The hackers that attacked a major US oil pipeline say it was only for money - here's what to know about DarkSide

The hackers that attacked a major US oil pipeline say it was only for money - here's what to know about DarkSide
·3 min read
Colonial Pipeline
Trucks line up at a Colonial Pipeline facility. Jay Reeves/AP
  • The FBI said DarkSide ransomware conducted the Colonial Pipeline cyber attack on Friday.

  • The ransomware gang said Monday its goal is to make money, not cause societal problems.

  • The company's main pipeline remains shut down, but some smaller arterial lines are operating.

  • See more stories on Insider's business page.

The ransomware gang that shut down a major US oil pipeline Friday said the attack was just for money and not about politics.

The hacking group known as DarkSide released a statement Monday saying: "Our goal is to make money, and not creating problems for society," CNBC reported citing Cybereason. The group did not specifically mention the Colonial Pipeline disruption.

The FBI said in a Monday statement that "Darkside ransomware is responsible for the compromise of the Colonial Pipeline networks." The group, which was previously a prime suspect, hacked the Colonial Pipeline, the largest US refined fuel pipeline operator.

The FBI said: "We continue to work with the company and our government partners on the investigation."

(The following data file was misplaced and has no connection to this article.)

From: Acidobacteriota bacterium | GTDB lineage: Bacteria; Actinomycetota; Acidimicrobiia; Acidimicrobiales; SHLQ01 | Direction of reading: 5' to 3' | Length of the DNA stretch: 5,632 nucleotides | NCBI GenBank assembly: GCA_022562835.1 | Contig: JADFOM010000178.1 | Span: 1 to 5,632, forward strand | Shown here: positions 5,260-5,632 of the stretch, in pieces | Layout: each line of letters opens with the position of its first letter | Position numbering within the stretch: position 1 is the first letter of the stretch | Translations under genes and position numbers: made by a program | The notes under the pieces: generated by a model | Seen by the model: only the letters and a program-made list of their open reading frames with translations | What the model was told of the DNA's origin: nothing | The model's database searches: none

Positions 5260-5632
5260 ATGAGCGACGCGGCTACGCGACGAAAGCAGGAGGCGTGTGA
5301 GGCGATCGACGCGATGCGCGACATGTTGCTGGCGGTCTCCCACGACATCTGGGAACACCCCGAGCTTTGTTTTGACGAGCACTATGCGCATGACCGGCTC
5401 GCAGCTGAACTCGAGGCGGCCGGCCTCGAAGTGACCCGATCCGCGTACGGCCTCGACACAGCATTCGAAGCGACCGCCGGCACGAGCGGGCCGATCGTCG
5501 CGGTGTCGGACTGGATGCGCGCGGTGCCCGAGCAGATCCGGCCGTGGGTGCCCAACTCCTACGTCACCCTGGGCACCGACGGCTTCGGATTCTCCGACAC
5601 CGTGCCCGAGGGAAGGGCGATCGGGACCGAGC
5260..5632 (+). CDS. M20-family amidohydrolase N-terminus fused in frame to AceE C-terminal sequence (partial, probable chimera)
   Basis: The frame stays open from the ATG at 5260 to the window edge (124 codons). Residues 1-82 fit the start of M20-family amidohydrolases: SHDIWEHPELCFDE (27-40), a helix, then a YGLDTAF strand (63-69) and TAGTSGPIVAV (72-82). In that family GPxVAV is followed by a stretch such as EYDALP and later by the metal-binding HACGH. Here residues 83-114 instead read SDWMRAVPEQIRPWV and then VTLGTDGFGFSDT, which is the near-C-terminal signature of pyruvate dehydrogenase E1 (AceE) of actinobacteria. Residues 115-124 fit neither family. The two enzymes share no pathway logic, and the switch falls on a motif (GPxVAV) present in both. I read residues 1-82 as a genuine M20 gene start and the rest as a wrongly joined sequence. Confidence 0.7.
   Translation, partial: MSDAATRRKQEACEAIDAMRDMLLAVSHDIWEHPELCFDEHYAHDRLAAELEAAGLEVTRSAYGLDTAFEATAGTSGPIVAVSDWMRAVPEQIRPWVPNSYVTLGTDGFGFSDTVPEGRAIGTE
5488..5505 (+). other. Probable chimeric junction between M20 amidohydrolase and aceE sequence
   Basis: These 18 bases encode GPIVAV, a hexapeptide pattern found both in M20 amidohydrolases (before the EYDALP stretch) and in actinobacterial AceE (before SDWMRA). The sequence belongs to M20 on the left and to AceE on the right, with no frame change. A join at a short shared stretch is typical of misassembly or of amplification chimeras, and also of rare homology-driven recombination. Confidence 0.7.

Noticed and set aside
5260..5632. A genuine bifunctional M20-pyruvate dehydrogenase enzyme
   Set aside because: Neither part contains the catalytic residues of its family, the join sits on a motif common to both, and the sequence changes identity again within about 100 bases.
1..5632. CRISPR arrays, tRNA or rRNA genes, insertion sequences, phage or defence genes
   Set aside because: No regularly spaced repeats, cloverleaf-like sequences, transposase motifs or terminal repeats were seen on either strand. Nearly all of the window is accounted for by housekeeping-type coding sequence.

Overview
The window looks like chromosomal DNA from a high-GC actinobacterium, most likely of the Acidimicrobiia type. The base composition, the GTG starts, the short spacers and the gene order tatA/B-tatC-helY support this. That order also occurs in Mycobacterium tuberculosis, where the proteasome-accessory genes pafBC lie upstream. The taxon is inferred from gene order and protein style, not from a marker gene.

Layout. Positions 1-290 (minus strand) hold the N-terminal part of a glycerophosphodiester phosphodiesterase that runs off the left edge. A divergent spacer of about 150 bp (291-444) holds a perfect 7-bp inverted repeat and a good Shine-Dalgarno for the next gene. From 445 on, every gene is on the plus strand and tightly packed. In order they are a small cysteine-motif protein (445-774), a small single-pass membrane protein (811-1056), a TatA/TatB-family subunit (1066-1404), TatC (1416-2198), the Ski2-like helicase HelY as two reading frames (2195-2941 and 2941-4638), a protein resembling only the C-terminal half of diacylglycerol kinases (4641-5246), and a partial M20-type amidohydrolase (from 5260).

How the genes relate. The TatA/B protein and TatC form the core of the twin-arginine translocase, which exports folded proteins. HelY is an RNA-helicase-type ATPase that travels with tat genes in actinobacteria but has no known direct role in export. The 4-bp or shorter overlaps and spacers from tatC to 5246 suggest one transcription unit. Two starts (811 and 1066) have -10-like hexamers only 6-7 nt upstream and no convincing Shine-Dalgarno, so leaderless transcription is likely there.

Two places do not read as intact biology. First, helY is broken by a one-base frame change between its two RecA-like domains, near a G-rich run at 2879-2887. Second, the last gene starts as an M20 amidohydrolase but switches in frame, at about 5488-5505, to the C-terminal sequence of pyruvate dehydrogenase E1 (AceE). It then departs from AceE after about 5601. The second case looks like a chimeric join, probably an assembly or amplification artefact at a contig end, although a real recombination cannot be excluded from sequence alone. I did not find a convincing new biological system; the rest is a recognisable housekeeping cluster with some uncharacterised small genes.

The company's main pipeline runs from Houston, Texas, to New York and carries more than 100 million gallons of gasoline, diesel, jet fuel, and home heating oil every day, transporting about 45% of the East Coast's fuel.

Colonial shut the line down Friday after realizing it was "the victim of a cybersecurity attack" in order to contain the threat, it said in a statement. Oil futures rose following the incident, potentially triggering higher gas prices for Americans if not rectified soon.

Reuters reported that DarkSide, though new, is likely made up of veteran cybercriminals focused on extortion, or getting money from their targets. The group reportedly has a code of conduct explaining which groups, such as schools, hospitals, and hospices, that it will not target "based on its principles," Bleeping Computer reported.

DarkSide did not say how much money it is seeking. Despite claiming to be apolitical with no specific country ties, some experts say DarkSide could have Russian ties, NBC News reported.

Read more: Biden is making a $10 billion bet that investing in America's cybersecurity and IT infrastructure will help the nation bounce back from COVID

As of right now, there's no timeline for when operations will resume, Colonial said.

"While our mainlines (Lines 1, 2, 3 and 4) remain offline, some smaller lateral lines between terminals and delivery points are now operational. We are in the process of restoring service to other laterals and will bring our full system back online only when we believe it is safe to do so, and in full compliance with the approval of all federal regulations," the company said Sunday night.

President Joe Biden has since issued a regional emergency order and approved legislation from the US Department of Transportation that would provide a temporary hours-of-service exemption for workers transporting fuel. That means truckers can drive longer hours if transporting certain materials in specific states without being subject to usual limits.

In April, Biden launched an initiative to ramp up cybersecurity for the US power grid, as experts have long warned critical parts of the nation's infrastructure may be vulnerable to attack.

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